You can’t for sure without access to a pretty expensive machine. Performance testing can tell you if it’s performing as it should, the most easy being edge retention testing with manilla rope and a scale to test cutting force.
If the knife is less than $75 you can almost guarantee that it’s not M390 or S35VN.
Buy a reputable brand from a reputable dealer. After a day of use most people would probably be able to notice the difference between 8cr13mov and S35vn. Like mentioned, edge retention or ease of sharpening is the only way for a regular user to tell the difference between a quality “super steel” and a budget steel. Once apon a time 440c was a super steel.
As an “old fogey” with half a lifetime using only carbon steel blades, this was the exact alloy which has kept me away from stainless. Great alloys for any purpose are not cheap, but I’m looking forward to learning more about the cheaper good ones that have developed since 440c came into use for blades. I’d like the advantages of stainless as long as I can have the edge properties I get from my old-tech blades.
Pretty is as pretty does, and if pretty doesn’t, then it’s pretty bad.
You’ll easily know when you go to sharpen the knife. The difference in the task will be pretty hard to miss. But yeah to echo the other posters -> I very much doubt you’ll get a quality steel on a budget price.
The only reputable Chinese companies that use “real” imported S35V and M390 steel are “Reate Knives” and “Kizer” knives. You won’t find these Chinese made knives on Aliexpress, you will, but they are $20 fakes. Chinese copies of Chinese originals. Yes, it seems they do eat their young.
Another Chinese knife maker that might follow Reate and Kizer’s footsteps is Rike Knife.
They do use premium steels from M390 and S35VN and big knife stores like BladeHQ and Knifecenter are starting to sell some of their models.
They used to be available from Aliexpress but I think they know that to be taken seriously by knife collectors/users, selling their knives from Aliexpress might be diluting the brand name.
Not necessarily….I bought a CH 3507 with titanium scales and M390 Blade steel. It was 170.00 or so. Admittedly any big name knives claiming to be M390 under 100 dollars is almost certainly fake. M390 is even more premium steel than S35VN, and that was a very reasonable price for the quality of that knife.
I’m usually willing to experiment with < $50, but I’ve been burnt enough times in various places to go to someone with a known reputation for anything I expect quality from. Particularly when returns are not feasible. The SRMs were a good experience with relatively low risk.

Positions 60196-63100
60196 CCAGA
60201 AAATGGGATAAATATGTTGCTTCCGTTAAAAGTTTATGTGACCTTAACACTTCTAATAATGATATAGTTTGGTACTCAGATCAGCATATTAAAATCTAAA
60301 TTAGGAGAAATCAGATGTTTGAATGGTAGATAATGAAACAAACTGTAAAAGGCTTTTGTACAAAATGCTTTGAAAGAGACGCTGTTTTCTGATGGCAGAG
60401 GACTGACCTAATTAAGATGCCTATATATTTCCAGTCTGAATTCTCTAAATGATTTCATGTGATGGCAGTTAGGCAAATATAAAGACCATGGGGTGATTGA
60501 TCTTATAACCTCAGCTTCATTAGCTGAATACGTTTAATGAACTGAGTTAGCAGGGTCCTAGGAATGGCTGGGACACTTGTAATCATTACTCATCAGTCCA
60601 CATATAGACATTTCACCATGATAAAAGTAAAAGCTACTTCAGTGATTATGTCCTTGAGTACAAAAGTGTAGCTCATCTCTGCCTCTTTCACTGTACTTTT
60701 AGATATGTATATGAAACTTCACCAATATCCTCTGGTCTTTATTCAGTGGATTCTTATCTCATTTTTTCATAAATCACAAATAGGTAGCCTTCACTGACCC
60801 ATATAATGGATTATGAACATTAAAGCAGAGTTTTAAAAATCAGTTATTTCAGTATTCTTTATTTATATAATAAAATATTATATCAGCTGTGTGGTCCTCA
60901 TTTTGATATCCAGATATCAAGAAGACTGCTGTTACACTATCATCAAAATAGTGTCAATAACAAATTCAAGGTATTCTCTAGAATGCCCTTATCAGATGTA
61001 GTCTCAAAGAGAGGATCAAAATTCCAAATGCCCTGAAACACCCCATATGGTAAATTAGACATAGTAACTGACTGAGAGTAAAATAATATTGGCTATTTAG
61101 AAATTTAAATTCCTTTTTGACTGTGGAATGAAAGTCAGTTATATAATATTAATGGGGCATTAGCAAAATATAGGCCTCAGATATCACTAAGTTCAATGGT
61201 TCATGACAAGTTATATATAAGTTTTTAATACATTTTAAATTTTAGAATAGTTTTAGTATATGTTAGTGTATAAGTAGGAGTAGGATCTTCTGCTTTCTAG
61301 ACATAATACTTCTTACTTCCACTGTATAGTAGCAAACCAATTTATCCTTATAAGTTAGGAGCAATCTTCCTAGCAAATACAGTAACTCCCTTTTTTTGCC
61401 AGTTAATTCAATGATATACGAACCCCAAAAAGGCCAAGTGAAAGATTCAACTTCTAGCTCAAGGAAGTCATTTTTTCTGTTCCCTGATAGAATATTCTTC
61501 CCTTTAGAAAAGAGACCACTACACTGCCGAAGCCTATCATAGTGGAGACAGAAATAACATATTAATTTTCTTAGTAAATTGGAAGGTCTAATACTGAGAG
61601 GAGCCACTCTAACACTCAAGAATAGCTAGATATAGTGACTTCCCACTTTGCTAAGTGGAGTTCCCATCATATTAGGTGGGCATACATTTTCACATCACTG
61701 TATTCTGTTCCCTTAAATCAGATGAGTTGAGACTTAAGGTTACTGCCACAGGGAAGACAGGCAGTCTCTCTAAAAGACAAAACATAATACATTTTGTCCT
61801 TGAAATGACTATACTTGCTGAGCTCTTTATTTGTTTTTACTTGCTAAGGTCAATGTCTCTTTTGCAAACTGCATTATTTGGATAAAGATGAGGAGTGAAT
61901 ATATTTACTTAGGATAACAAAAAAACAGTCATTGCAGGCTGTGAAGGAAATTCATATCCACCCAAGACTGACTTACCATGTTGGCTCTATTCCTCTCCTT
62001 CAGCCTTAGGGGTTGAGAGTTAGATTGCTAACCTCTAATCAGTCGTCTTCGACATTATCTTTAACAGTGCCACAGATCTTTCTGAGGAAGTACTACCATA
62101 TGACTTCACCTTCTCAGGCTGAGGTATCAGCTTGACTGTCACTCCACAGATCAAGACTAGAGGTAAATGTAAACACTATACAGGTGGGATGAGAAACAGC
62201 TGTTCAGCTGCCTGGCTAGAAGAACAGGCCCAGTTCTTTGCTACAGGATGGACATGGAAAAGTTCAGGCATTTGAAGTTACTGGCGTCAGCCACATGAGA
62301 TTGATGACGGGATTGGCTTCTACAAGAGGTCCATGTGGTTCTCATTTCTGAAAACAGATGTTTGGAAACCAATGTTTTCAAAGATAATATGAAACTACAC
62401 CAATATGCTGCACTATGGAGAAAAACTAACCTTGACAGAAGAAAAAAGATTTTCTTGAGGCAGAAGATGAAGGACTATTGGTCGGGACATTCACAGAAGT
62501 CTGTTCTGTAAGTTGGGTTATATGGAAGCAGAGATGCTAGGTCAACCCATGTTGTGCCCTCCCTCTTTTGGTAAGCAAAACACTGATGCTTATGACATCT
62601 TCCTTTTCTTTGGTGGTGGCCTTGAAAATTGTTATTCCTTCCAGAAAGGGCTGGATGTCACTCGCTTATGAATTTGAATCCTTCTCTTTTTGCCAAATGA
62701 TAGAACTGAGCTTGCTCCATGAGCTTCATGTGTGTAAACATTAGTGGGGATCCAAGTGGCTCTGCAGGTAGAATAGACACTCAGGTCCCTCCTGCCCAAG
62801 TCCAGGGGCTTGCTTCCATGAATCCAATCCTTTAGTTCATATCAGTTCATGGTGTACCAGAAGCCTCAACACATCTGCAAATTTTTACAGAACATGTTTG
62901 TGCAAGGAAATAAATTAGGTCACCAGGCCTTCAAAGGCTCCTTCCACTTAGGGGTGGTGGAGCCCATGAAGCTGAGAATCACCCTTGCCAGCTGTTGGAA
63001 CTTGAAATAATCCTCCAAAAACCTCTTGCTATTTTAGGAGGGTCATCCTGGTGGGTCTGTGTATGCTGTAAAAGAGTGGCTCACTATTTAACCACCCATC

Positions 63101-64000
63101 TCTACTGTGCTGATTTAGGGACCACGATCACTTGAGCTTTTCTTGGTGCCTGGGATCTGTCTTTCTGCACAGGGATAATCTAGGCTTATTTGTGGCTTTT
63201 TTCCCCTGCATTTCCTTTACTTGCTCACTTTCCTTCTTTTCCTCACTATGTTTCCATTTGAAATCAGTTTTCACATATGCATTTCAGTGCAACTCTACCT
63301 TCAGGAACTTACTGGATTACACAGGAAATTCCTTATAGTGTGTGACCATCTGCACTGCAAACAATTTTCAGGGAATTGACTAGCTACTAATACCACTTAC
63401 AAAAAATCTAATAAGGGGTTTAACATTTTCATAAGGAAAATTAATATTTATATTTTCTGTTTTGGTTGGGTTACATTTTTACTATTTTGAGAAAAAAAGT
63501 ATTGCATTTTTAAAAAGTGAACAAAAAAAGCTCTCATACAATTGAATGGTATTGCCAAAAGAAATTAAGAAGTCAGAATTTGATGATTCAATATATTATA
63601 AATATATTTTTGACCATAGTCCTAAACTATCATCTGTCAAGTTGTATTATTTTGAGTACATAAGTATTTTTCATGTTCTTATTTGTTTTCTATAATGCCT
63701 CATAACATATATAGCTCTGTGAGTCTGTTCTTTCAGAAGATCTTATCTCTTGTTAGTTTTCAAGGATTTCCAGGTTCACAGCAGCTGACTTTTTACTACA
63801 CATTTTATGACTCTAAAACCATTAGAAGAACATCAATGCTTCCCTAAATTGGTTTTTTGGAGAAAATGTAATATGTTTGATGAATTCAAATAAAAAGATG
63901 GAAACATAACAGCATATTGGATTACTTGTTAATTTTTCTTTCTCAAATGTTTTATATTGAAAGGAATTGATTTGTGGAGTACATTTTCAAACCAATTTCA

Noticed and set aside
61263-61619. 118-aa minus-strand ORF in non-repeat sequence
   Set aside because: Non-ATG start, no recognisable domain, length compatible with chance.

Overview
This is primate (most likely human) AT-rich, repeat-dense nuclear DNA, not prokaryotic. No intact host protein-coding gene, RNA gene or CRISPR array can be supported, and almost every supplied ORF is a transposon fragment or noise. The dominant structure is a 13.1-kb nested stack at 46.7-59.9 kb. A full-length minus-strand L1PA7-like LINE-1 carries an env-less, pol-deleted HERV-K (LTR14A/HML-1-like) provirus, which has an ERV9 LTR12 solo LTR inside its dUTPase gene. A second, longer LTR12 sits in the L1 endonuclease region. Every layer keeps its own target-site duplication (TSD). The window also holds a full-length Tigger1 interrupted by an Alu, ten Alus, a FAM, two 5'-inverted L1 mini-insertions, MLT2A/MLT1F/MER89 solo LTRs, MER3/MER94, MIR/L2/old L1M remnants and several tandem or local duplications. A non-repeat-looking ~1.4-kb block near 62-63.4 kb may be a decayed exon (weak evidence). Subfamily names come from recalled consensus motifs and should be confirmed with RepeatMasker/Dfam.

I keep looking at fancier stuff (Kizer S35V my fanciest), but I’ll wait for a deal that I know is genuine on the next levels.
For off brand chinese knives I don’t spend more money on fancier steels Than D2… many years ago these brands jumped on the S35VN train because of the hype created by CR knives, and now the hype is all about M390, but they doesn’t appear to know about 20CV or 204P? Heat treat is a very delicate process and HRC doesn’t tell the whole story, however is all they have for marketing pitch.
I have tried bestech and civivi D2 and they give excellent sharpening results, but I would never spend $100+ on a green thorn or similar brand aliexpress knife no matter how good they claim to be.
I do have on order one of those super deal $65 Bestech titanium framelock S35VN folders from amazon, they show up from time to time but takes months to ship. I will compare it to spyderco S30V and S45VN to see how well it sharpens and how good is the edge retention.
CH brand knives had enough reviews and metal testing done to feel good about them. I have both a 3507 titanium with M390, and a CH 3002 titanium frame lock in S35VN…both still highly regarded. The rest of my Chinese brands consist of a crap load of Sanrenmu 910, both green and black, 9103, and 9104. Also a lot of 7010/710 varients. I also have maybe ten Ruike p801, and 108. The Ruike brand is sold by Fenix flashlight company but are made by Sanrenmu from most accounts. The 801 is like a higher priced 9103 with a flipper tab, and extra blue annodized hardware and slightly better 14c28n steel vs the 12c27 in the land. Those CH3002, and 3507 are extremely high quality, and have stood the test of time. The s35vn, and M390 hold an edge forever, but are not the easiest knives to sharpen. I have a crazy good KME sharpening system though, with all the bells and whistles. With patience and that expanded shrpener I can make my knives very scary sharp. I usually just use the Ken Onion Worksharp belt for cheap knives…not on 100 dollar plus knives though…they only see the KME sharpener. Will not wear out the diamond stones sharpening 10 dollar knives all the time. I have used the KME on a couple of the Land 9104, but that is it. I don’t have to sharpen the CH knives often, but do use them.